I feel like Santa.
I just got back from a quick trip to Chicago to help my sister out with her newborn twins and her two preschoolers.
It was great. I flew in (on Mom’s frequent flyer miles) a distant but loved family member. I left escorted by showers of accolades, praise and gratitude. And all I really did was show up.
It’s sweet: I come to town all fresh and relaxed, leaving my emotional baggage in Kansas. I don’t have to work or clean house or do chores. I set goals to anticipate needs, give special treats, offer support, and fill gaps. Then I go home the ray of sunshine.
I didn’t do that much. I didn’t make a dent in anyone’s life. But I did devote two solid days to doing whatever I could to make everybody’s life a little easier.
I watched Amy’s children so she could go out for a short time. I relieved Mom and Greg from their support duties for two days. I fed and changed and loved on my two adorable new nieces. I got Jack and Liv out for some fun at the playplace, and played with them at home. I fed Amy. A lot. I made turkey cookies with Jack and Liv, and peanut butter blossoms with Amy. I went out to dinner with Blondie and Kevin. I picked my brother’s brain regarding electrician stuff. I imposed on Dad for rides. I enjoyed sitting and talking with everyone – that was the best part.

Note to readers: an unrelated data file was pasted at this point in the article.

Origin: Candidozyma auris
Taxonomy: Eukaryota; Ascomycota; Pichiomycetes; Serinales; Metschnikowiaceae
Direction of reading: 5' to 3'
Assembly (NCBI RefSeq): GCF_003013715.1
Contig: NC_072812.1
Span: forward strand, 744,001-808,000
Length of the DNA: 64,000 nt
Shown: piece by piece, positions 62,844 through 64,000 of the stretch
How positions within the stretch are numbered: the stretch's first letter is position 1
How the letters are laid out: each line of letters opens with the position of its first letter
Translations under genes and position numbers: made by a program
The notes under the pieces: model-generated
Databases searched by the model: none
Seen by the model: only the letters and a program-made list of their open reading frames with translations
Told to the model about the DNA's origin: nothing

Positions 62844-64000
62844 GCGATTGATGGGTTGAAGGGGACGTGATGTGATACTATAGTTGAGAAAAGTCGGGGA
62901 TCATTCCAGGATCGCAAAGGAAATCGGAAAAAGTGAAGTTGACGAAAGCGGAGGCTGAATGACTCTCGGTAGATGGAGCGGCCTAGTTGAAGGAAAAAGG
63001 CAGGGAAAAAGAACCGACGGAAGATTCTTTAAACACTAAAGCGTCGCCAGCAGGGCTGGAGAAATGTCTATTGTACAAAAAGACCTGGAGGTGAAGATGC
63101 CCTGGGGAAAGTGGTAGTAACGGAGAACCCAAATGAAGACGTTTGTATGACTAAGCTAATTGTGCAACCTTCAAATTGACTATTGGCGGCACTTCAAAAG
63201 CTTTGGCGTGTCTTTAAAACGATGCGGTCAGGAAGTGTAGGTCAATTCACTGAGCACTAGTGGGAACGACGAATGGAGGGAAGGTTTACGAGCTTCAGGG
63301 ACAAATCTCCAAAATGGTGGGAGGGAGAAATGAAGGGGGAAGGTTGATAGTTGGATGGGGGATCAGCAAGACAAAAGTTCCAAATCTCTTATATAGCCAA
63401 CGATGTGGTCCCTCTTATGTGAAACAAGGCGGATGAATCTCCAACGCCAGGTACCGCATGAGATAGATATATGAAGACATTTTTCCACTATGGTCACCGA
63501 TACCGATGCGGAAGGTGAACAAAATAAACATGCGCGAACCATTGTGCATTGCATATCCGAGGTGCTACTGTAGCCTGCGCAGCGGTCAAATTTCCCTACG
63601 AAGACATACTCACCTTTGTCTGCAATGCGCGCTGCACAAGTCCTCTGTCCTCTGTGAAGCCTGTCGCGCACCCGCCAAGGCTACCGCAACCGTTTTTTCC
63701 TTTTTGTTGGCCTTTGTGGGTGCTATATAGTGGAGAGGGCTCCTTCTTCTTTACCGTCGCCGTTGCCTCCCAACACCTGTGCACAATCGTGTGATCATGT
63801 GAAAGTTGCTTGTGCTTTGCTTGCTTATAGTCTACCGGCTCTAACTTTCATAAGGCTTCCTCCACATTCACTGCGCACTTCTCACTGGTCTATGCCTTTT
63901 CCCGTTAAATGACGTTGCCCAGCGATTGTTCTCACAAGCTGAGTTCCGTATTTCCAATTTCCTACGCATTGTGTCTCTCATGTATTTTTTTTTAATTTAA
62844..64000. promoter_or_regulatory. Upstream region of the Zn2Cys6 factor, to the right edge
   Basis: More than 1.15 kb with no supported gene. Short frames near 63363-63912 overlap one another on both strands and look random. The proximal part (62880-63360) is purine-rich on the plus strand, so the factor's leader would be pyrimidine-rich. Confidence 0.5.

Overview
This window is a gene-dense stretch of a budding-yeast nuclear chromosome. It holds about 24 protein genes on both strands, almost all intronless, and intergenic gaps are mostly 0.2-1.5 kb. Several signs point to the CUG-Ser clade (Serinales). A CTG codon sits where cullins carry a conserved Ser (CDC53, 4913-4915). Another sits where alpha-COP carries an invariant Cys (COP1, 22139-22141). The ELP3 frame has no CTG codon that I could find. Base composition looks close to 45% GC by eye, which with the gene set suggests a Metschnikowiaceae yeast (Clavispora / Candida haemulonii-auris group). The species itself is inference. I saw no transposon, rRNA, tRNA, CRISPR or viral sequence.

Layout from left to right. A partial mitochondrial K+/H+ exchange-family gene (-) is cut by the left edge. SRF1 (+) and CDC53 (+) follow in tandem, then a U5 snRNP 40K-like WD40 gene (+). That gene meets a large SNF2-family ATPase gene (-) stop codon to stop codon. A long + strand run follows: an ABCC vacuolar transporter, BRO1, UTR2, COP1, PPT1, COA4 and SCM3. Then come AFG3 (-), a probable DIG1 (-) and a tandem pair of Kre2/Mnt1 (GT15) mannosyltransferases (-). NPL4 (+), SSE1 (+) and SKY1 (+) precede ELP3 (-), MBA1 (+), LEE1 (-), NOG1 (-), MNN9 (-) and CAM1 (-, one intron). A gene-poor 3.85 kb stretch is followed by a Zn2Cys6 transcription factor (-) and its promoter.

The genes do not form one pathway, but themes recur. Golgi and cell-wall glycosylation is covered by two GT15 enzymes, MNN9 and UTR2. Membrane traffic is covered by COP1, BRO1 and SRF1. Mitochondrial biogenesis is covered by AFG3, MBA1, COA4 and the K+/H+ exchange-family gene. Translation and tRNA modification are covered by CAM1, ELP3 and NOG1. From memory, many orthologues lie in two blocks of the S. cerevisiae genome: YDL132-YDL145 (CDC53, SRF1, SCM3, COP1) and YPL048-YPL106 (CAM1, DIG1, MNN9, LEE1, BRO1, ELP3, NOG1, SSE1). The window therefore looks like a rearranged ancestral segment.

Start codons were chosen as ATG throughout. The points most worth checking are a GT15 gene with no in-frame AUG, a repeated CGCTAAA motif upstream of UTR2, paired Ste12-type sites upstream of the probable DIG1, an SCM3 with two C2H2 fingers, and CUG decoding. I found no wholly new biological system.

But anyone could do that stuff. Not consistently, though. Two days is enough. I was worn out completely at the end of each day. I couldn’t have kept it up much longer.
It’s easy to swoop in, do what you think people need you to do, then swoop out again. It’s no big deal. Everybody thinks I’m so great and all, but it’s just not true. I just did what they do every single day of their lives, only in a very small space of time.
I have it easy. And I got the better end of the deal. I got to make my family happy. I got to show them how much I love them.
I’m the lucky one.